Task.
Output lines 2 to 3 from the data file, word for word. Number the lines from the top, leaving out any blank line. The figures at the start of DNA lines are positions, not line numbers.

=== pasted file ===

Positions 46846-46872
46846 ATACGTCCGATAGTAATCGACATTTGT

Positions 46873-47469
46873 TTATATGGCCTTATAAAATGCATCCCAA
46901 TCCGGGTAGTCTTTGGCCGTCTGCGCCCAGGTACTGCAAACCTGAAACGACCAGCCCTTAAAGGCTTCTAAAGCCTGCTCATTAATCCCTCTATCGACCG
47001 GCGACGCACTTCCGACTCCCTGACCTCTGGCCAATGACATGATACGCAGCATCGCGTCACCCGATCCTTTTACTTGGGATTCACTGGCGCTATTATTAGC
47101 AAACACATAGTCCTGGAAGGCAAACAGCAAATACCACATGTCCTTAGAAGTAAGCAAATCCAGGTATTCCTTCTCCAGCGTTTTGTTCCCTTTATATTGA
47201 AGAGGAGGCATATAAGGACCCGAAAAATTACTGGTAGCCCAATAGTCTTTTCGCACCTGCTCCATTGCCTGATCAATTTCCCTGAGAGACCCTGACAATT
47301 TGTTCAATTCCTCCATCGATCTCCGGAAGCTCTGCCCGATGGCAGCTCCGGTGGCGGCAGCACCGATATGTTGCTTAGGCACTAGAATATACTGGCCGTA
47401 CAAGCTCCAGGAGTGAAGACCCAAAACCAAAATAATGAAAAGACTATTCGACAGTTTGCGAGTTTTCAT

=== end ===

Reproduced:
46846 ATACGTCCGATAGTAATCGACATTTGT

Positions 46873-47469